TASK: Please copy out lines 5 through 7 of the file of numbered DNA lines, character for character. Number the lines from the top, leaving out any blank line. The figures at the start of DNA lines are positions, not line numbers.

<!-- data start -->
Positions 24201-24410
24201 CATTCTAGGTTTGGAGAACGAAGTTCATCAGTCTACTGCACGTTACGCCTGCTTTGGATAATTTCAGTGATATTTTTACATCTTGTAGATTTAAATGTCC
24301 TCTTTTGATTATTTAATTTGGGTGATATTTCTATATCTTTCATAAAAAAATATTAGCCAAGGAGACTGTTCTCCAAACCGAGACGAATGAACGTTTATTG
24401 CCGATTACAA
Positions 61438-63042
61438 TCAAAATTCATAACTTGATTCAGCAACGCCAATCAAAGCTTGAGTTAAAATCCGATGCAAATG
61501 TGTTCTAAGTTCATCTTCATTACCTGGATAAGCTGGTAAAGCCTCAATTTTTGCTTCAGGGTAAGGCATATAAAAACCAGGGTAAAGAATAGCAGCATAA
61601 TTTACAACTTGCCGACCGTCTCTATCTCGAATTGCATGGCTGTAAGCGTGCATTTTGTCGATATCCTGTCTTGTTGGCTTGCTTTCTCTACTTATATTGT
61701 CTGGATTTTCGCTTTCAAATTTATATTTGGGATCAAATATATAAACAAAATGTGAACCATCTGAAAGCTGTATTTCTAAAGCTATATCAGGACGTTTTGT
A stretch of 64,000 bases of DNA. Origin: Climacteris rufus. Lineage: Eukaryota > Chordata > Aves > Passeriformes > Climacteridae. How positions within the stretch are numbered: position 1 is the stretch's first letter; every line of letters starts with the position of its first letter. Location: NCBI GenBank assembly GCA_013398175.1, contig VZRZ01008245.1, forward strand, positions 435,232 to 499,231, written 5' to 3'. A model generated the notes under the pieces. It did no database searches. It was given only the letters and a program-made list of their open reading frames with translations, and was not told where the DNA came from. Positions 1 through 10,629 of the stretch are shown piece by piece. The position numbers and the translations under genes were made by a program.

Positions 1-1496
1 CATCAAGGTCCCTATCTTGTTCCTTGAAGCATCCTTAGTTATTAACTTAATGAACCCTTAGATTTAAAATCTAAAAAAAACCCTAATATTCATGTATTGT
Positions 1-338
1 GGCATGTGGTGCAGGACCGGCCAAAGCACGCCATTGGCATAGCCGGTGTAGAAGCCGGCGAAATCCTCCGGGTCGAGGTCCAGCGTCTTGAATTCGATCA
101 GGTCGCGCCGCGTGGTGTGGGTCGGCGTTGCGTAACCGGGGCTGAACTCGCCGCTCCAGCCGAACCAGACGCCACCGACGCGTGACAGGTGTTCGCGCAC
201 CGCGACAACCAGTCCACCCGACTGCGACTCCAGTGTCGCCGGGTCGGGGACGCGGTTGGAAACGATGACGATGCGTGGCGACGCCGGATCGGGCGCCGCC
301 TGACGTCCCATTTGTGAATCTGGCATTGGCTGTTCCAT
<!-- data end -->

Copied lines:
Positions 61438-63042
61438 TCAAAATTCATAACTTGATTCAGCAACGCCAATCAAAGCTTGAGTTAAAATCCGATGCAAATG
61501 TGTTCTAAGTTCATCTTCATTACCTGGATAAGCTGGTAAAGCCTCAATTTTTGCTTCAGGGTAAGGCATATAAAAACCAGGGTAAAGAATAGCAGCATAA